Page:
All of this leads me to the fucking amazingly awesome wig. Thanks for trusting me so far to make some kind of integrated point. As I was going through my things I noticed after all these years of practice how much easier it is to let go. I use to get sweaty palms thinking of getting rid of anything shiny or fabulous. I’m like a magpie and feel I might die without a certain amount of sparkle in my nest. Things hold memories to me as well, and nostalgia for the good times are hard to let go of. The nostalgia is often tied into my relationships. I have been blessed with amazing friends who are family in this life. Tribe. People that have showed up time and again for years supporting me, loving me, holding me accountable, challenging me, and very importantly laughing with me.
It breaks my heart at times knowing that eventually we will all lose one another. The final fate of any kind of love is loss. I like to practice saying hello and goodbye with incredible intention, gratitude and love for my tribe. I never know when the last time will be. I try to make each time count. I also know that no matter where we are or what happens I have internalized these folks into my heart and will carry them with me always. Our only true immortality is through our impact on others. That is why going through my things this time was so different.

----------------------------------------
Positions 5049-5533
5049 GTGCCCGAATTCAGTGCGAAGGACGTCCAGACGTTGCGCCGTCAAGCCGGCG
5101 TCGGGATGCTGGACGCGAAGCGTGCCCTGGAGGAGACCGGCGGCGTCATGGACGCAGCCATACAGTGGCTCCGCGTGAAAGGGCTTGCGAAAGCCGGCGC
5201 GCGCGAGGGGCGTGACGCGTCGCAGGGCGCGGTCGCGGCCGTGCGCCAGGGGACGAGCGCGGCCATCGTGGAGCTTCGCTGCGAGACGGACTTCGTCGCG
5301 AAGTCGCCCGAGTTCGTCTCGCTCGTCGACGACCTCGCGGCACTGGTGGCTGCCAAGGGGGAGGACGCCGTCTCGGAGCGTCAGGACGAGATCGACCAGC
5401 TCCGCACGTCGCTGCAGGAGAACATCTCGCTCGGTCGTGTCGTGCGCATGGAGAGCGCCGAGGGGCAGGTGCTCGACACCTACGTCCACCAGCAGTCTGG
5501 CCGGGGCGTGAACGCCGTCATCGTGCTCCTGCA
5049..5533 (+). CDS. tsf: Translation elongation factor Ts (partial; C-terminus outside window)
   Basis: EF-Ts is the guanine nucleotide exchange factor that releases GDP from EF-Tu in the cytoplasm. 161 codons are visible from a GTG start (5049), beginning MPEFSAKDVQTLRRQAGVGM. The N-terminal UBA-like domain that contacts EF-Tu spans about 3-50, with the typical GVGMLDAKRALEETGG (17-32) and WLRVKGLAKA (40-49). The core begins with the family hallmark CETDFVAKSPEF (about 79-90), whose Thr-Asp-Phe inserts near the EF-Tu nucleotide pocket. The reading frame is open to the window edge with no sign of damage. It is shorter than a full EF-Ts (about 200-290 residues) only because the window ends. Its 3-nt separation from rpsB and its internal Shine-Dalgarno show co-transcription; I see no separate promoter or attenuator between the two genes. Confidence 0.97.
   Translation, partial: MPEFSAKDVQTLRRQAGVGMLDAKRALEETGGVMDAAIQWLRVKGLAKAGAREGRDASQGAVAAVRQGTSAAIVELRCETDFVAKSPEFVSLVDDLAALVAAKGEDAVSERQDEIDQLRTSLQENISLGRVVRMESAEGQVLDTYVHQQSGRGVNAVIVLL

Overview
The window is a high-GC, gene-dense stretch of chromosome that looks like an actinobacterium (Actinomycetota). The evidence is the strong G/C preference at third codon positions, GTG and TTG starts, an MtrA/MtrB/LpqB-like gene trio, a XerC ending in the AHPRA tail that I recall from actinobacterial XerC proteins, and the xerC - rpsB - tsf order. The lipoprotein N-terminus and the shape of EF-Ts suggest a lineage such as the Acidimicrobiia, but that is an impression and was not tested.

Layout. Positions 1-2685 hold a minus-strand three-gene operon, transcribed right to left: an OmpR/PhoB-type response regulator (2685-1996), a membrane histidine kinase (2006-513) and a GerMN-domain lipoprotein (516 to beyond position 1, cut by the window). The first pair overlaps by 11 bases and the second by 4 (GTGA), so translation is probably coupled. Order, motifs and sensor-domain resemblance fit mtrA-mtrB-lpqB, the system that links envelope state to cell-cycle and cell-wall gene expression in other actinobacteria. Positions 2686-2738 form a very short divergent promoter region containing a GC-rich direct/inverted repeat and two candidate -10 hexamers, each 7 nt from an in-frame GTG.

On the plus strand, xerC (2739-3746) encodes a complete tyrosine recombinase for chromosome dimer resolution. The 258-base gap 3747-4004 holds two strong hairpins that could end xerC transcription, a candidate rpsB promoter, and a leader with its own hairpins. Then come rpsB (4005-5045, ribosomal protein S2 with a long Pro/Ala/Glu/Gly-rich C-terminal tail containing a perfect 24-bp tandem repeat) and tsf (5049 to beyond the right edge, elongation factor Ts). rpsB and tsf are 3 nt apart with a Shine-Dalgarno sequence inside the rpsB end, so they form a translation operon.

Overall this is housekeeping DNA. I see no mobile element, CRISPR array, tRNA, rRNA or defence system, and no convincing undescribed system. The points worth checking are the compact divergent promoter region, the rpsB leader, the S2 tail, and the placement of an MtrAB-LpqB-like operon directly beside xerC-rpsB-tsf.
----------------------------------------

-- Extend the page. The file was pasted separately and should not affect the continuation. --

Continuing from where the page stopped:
This time I noticed that my attachment didn’t lie in the things. Wig or no wig I’m fine. Although I am keeping that fucking wig. The attachment is to the memory of dancing in my living room with my BFF in that crazy wig. This time I noticed that my main attachment is to my feelings, ideas and experiences. Going through stacks of old papers and books from graduate school made me immensely grateful for my education and Buddhist practice. It made my heart fill with the intimate and thoughtful relationships I have gained. I was humbled again by the amazing influences of many authors and teachers. I realized that no matter what happens to my things, I get to take my ideas, memories, relationships and feelings with me. I get to take my nutty sense of humor, my nerdy obsessive way of researching and talent for self-reflection and insight everywhere. My friends are in my heart and a phone call away. My education and practice are present in how I walk and talk. I was filled with gratitude for my great privilege in being able to cultivate the presence and self-love to be able to recognize all that.